Take the Easy Road to Digitally Managed Power


Digital management of high availability power supplies holds great promise, but it often comes at the cost of complicated multichip circuit solutions. For example, an application with voltage-current monitoring and supply voltage margining can require a number of ICs, including a low-drift reference, a multichannel, differential input ADC with at least 12 bits of resolution, an 8-bit DAC, and a dedicated microcontroller. Add to this the considerable software development effort required for margining algorithms, voltage and current monitor functions, and the cost, complexity, spacious board real-estate requirements and blossoming design-debug time can deter even the most dedicated power supply designer from trying digitally managed power.

The LTC2970 simplifies the design of digitally managed power supplies by incorporating important features into one easy-to-use device: a dual power supply monitor and controller. Figure 1 shows a block diagram of the LTC2970, highlighting the following features:

  • A 14-bit, differential input, ΔΣ ADC with a maximum total unadjusted error (TUE) of ±0.5% over the industrial temperature range when using the on-chip reference.
  • A 7-channel ADC multiplexer with four external differential inputs, a 12V input, a 5V VDD input, and an input for the on-chip temperature sensor.
  • Two continuous time, 8-bit, current output DACs with voltage buffered outputs. The outputs of the voltage buffers can be placed in a low leakage, high impedance state.
  • A built-in, closed-loop servo algorithm that adjusts the point-of-load voltage of a DC/DC converter to the desired value. The range and resolution of the voltage servo is user adjustable with two external resistors.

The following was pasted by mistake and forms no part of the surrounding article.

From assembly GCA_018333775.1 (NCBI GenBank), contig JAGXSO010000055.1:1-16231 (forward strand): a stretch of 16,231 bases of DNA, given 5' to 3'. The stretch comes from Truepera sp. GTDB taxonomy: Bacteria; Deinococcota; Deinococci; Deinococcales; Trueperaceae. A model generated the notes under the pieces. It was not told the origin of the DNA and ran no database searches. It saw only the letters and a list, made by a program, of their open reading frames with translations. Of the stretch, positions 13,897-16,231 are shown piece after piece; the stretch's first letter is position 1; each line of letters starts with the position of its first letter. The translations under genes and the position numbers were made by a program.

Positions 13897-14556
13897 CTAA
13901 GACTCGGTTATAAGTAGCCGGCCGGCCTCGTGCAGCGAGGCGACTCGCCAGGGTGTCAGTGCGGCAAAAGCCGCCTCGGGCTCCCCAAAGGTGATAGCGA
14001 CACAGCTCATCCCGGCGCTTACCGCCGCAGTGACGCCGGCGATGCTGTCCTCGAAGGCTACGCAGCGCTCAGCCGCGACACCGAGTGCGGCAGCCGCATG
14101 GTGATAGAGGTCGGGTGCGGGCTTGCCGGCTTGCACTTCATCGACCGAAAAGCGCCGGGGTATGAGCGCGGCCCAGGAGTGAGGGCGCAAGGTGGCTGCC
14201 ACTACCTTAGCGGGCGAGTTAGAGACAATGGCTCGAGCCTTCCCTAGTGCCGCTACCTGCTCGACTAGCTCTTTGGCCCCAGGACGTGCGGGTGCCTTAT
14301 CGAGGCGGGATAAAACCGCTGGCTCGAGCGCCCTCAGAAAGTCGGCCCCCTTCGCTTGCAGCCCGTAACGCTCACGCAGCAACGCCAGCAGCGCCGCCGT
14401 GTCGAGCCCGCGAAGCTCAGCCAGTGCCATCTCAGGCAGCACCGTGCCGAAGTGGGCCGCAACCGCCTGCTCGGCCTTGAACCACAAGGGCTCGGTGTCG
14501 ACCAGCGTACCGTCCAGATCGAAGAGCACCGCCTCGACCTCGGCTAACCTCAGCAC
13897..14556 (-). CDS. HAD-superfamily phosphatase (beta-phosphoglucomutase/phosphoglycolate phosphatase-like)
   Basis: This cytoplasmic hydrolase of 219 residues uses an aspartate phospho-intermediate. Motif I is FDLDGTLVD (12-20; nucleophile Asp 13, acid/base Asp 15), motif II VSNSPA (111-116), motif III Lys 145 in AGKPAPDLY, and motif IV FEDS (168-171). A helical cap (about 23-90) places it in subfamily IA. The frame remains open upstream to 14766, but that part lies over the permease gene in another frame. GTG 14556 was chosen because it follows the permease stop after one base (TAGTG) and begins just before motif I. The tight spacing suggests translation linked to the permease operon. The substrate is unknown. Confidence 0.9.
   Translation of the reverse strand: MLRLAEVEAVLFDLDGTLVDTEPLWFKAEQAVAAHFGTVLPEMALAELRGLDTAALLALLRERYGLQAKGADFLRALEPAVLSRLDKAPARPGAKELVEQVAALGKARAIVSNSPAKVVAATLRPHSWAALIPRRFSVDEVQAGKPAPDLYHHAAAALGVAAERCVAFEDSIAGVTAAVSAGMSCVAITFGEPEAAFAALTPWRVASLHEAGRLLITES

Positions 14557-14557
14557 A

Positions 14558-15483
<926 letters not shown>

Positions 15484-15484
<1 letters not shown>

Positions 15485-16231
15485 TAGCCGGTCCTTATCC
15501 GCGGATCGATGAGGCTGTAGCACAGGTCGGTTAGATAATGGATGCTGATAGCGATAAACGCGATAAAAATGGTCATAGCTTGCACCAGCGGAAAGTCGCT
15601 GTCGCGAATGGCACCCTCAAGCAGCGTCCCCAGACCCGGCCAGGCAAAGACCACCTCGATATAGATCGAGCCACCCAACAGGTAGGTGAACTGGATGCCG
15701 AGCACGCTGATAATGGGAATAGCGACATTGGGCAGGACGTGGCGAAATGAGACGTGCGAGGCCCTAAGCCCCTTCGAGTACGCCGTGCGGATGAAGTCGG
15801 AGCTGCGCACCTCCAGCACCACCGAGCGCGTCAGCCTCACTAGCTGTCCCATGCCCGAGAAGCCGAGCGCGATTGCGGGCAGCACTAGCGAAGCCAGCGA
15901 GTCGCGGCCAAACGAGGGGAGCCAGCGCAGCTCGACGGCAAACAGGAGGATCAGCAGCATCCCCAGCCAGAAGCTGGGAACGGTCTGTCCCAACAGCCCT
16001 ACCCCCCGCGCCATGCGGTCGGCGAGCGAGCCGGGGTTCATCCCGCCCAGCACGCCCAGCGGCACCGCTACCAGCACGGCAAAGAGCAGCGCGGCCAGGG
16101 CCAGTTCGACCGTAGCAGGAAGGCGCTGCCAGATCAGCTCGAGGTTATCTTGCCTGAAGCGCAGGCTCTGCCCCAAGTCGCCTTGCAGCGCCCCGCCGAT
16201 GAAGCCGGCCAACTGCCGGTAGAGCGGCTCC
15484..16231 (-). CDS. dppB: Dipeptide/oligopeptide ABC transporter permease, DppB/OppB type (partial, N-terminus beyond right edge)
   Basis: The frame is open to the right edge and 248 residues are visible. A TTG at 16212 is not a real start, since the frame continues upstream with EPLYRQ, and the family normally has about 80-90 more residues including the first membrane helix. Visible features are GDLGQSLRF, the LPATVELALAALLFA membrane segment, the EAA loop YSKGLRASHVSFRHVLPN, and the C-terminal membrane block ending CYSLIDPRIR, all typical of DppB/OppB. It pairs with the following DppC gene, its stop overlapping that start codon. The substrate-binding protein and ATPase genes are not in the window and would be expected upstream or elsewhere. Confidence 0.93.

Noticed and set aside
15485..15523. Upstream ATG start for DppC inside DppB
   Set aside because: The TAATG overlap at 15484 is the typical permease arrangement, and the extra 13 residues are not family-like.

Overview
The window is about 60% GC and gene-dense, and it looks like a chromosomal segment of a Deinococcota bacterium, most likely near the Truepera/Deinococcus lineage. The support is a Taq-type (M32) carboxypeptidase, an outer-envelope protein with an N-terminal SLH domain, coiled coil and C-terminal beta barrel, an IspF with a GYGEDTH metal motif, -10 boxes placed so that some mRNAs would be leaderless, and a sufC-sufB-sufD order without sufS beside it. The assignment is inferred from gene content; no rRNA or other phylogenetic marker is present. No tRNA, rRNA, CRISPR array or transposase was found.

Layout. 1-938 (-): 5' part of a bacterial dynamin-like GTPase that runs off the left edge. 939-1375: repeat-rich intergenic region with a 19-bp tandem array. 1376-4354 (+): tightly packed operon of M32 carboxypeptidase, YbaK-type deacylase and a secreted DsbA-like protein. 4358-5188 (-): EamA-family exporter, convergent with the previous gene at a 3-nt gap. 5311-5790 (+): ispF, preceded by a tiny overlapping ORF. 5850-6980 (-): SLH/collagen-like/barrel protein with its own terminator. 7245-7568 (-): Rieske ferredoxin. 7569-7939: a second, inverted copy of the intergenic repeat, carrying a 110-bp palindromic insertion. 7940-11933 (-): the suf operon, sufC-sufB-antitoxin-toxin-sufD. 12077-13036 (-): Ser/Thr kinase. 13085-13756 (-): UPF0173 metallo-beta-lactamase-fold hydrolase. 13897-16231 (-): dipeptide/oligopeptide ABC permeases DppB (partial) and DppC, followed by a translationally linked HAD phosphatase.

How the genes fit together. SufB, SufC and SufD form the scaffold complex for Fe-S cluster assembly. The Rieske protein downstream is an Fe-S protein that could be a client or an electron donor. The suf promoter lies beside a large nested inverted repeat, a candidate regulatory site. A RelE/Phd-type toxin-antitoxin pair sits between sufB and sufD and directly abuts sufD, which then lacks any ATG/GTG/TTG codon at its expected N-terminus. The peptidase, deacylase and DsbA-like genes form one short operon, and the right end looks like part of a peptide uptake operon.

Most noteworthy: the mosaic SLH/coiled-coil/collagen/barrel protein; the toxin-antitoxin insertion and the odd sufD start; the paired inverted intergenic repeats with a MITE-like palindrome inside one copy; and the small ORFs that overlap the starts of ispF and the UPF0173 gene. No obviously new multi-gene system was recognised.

• Extensive, user configurable overvoltage and undervoltage fault monitoring.
  • An I2C and SMBus compliant 2-wire serial bus interface, two GPIO pins, and an ALERT pin.
  • An on-chip, 5V, linear regulator that allows the LTC2970 to operate from an external 8V to 15V voltage supply.
  • Another part in the family, the LTC2970-1, adds a tracking algorithm that allows two or more power supplies to be ramped up and down in a controlled manner.

Figure 1. Block diagram of the LTC2970.

Margining and Monitoring Application

Figure 2 shows a typical application circuit for monitoring and margining a DC/DC converter with external feedback resistors.

Figure 2. Application circuit for DC/DC converter with external feedback resistors.

The LTC2970’s VIN0_A differential inputs sense the voltage directly at the point-of-load while inputs VIN0_B monitor the voltage across sense resistor R50. The DC/DC converter’s output voltage can be margined to precise, user-programmable set points by a linear search algorithm that compares the digitized point-of-load voltage against the target. The current being sourced by IDAC0 is then adjusted as needed one LSB per servo iteration. This current develops a point-of-load ground referenced correction voltage across resistor R40 which is buffered to the VOUT0 pin. The resulting voltage differential between the VOUT0 pin and the converter’s feedback node is multiplied by a factor of –R20/R30 and added to the nominal output voltage of the DC/DC converter, thus closing the servo loop. When voltage margining is disabled, the converter’s feedback node can be isolated from the LTC2970 by placing the VOUT0 pin in a high impedance state.